Migrant Issues Close to Home Spur Groups to Take Action

Groups placing water, food in the desert, or aiding detainees after release, have one common goal: no more deaths of migrants crossing illegally into the US More

Video At AIDS Conference, Prevention Pill Stirs Excitement

Truveda shows promise, spurring debate over access and other approaches More

This forum has been closed.
Comments
     
There are no comments in this forum. Be first and add one

Featured Videos

Your JavaScript is turned off or you have an old version of Adobe's Flash Player. Get the latest Flash player.
Treatment for Childhood Epilepsy Heats up Medical Marijuana Debatei
X
Shelley Schlender
July 24, 2014 6:43 PM
In the United States, marijuana is classed as an illegal drug by the federal government. But nearly half the states have legalized it, to some degree. Proponents say some strains of marijuana might have exceptional health benefits, for treating pain or inflammation in chronic conditions such as cancer, multiple sclerosis and epilepsy. Shelley Schlender reports on a strain of medical marijuana developed in Colorado that is reputed to reduce seizures in childhood epilepsy
Video

Video Treatment for Childhood Epilepsy Heats up Medical Marijuana Debate

In the United States, marijuana is classed as an illegal drug by the federal government. But nearly half the states have legalized it, to some degree. Proponents say some strains of marijuana might have exceptional health benefits, for treating pain or inflammation in chronic conditions such as cancer, multiple sclerosis and epilepsy. Shelley Schlender reports on a strain of medical marijuana developed in Colorado that is reputed to reduce seizures in childhood epilepsy
Video

Video Airbus Adds Metal 3D Printed Parts to New Jets

By the end of this year, European aircraft manufacturing consortium Airbus plans to deliver the first of its new, extra-wide-body passenger jets, the A350-XWB. Among other technological innovations, the new plane will also incorporate metal parts made in a 3-D printer. VOA's George Putic has more.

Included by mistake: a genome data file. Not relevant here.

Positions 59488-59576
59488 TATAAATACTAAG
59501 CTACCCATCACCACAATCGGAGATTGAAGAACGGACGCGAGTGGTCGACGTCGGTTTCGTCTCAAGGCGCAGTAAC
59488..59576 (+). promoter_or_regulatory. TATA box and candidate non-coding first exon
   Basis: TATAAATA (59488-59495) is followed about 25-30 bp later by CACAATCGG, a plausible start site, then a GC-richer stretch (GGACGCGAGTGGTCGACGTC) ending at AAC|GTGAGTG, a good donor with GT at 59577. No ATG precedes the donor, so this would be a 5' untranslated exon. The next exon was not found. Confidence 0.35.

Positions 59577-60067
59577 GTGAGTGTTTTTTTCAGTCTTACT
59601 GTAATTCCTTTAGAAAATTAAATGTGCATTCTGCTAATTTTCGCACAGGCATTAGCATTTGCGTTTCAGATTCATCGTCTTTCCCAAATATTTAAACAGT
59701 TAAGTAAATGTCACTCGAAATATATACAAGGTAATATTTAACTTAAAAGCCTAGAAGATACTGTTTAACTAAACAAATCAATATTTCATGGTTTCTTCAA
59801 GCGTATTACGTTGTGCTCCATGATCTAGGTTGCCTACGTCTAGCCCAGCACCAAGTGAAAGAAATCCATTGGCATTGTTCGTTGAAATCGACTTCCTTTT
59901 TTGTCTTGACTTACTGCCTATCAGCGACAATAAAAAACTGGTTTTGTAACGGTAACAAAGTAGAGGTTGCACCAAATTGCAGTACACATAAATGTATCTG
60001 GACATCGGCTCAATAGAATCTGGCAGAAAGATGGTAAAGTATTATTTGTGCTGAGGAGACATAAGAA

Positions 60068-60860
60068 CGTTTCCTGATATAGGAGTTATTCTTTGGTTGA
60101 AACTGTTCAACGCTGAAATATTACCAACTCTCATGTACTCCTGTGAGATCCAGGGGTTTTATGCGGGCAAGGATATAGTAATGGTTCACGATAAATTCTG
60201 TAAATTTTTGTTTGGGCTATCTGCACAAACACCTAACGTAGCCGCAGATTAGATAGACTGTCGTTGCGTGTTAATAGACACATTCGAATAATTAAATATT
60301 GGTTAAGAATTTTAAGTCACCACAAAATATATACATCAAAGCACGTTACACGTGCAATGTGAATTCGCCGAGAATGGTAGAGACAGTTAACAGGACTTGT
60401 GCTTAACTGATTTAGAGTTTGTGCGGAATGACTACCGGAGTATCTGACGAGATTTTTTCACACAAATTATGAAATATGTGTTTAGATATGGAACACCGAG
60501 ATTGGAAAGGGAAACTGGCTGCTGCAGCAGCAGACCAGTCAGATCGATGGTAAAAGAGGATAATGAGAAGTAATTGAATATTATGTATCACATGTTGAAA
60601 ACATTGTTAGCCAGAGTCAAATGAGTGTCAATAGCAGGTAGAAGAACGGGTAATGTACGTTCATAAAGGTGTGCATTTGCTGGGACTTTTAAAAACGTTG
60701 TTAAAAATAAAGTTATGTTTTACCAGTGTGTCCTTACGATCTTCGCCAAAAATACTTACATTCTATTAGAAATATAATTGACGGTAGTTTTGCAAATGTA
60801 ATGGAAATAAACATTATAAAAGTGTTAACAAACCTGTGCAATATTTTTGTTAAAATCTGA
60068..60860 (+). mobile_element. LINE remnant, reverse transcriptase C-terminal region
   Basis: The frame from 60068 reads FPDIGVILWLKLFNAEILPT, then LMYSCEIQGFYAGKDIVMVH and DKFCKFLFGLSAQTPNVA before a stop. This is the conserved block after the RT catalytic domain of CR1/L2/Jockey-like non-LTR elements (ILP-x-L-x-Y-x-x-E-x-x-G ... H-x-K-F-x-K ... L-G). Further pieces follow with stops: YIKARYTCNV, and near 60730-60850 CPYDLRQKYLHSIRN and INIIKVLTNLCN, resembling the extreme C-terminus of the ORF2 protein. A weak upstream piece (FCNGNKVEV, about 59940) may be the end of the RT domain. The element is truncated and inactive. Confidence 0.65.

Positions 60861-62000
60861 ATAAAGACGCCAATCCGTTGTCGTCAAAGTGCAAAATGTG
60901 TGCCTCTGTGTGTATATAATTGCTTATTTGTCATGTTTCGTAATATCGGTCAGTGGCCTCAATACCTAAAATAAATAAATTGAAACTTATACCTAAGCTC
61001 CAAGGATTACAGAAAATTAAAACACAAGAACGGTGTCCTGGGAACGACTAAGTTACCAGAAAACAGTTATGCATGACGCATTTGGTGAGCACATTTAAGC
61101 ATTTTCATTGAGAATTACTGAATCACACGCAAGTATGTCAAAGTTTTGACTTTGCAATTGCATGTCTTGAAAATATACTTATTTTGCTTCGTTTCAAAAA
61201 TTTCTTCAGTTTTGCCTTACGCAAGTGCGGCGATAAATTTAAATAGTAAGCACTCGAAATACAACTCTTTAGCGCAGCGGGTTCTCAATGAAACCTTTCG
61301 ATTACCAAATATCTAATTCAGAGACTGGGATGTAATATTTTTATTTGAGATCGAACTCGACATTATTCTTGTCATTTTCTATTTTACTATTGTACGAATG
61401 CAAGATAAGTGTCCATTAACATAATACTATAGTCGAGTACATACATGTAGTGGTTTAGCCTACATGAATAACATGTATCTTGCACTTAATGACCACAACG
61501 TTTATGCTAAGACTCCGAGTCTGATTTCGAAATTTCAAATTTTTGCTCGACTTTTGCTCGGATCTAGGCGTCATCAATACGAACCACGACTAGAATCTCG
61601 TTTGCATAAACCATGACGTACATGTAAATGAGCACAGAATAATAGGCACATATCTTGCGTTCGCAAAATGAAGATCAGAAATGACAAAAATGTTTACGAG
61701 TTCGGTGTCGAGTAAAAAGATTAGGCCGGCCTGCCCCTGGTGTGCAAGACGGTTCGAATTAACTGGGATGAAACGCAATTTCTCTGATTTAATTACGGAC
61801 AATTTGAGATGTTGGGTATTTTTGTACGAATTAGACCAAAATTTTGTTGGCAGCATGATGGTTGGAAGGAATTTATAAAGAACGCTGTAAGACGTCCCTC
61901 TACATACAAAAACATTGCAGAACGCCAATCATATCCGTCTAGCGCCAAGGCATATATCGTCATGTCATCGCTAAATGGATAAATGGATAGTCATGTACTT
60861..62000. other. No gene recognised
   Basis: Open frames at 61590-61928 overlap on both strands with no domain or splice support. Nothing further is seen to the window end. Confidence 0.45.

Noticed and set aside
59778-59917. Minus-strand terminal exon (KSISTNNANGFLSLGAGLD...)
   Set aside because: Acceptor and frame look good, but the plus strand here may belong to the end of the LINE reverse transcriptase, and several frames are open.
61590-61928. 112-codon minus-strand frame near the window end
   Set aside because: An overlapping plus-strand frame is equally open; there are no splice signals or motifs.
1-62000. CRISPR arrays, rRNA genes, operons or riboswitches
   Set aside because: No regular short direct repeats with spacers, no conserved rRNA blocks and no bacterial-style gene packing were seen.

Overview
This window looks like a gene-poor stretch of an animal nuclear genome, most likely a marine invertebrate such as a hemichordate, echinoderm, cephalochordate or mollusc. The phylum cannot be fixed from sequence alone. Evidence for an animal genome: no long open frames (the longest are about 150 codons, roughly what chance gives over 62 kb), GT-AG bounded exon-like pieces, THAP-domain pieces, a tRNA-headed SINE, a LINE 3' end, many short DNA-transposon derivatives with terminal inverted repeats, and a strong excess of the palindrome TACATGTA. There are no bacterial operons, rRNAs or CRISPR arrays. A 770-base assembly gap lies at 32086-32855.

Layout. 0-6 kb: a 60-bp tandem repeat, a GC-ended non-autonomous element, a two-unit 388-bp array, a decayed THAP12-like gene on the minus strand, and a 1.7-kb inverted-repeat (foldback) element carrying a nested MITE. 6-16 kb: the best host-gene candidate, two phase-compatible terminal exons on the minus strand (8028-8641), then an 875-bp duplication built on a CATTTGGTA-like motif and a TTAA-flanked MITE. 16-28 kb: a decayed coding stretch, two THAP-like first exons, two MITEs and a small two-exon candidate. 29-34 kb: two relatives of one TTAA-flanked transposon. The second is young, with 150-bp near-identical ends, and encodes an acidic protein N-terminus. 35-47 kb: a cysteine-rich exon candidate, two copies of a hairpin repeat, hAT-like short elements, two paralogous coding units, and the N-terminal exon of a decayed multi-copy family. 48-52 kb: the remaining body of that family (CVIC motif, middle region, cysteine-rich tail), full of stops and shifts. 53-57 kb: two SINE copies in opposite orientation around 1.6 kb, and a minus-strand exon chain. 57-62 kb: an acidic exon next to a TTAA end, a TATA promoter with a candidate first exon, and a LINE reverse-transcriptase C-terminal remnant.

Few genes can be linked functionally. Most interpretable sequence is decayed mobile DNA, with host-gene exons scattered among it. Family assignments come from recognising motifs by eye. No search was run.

Video

Video Death Toll From Israel-Gaza Conflict Surpasses 700

Gaza officials say a shelling hit a compound housing a United Nations-run school in the Gaza Strip, killing more than a dozen people, during an Israeli offensive in the area. Heavy fighting between the Israeli military and Hamas militants continued on Thursday, pushing up the death toll. So far, more than 730 Palestinians and 35 Israelis have been killed in the conflict. VOA's Scott Bobb has the latest from Jerusalem.
Video

Video AIDS Conference Welcomes Exciting Developments in HIV Treatment, Prevention

Significant strides have been made in recent years toward the treatment and prevention of HIV, the virus that causes AIDS. This year, at the International AIDS Conference, the AIDS community welcomed progress on a new pill that may prevent transmission of the deadly virus. VOA’s Anita Powell reports from Melbourne, Australia.
Video

Video Israel Targets Gaza Supply Tunnels

The Israeli military has launched a ground operation in Gaza to destroy the myriad tunnels that may have been used to smuggle weapons to Hamas. VOA's Zlatica Hoke reports that could mean more hardship for the people of Gaza, who obtain some of their essential supplies through these underground passages
Video

Video Researchers Target Low-Cost Avatar Technology

Scientists at the University of Southern California Institute for Creative Technologies say 3-dimensional representations could revolutionize social media. Elizabeth Lee has more from Los Angeles.
Video

Video IAEA: Iran Turns its Enriched Uranium Into Less Harmful Form

Iran has converted its stockpiles of enriched uranium into a less dangerous form that is more difficult to use for nuclear weapons, according to the United Nations’ Atomic Energy Agency. The move complies with an interim deal reached with Western powers on Iran's nuclear program last year, in exchange for easing of sanctions. Henry Ridgwell reports for VOA from London.
Video

Video In Cambodia, HIV Diagnosis Brings Deadly Shame

Although HIV/AIDS is now a treatable condition, a positive diagnosis is still a life altering experience. In Cambodia, people living with HIV are often disowned by friends, family and the community. This humiliation can be unbearable. We bring you one Cambodian woman’s struggle to overcome a life tragedy and her own HIV positive diagnosis.

AppleAndroid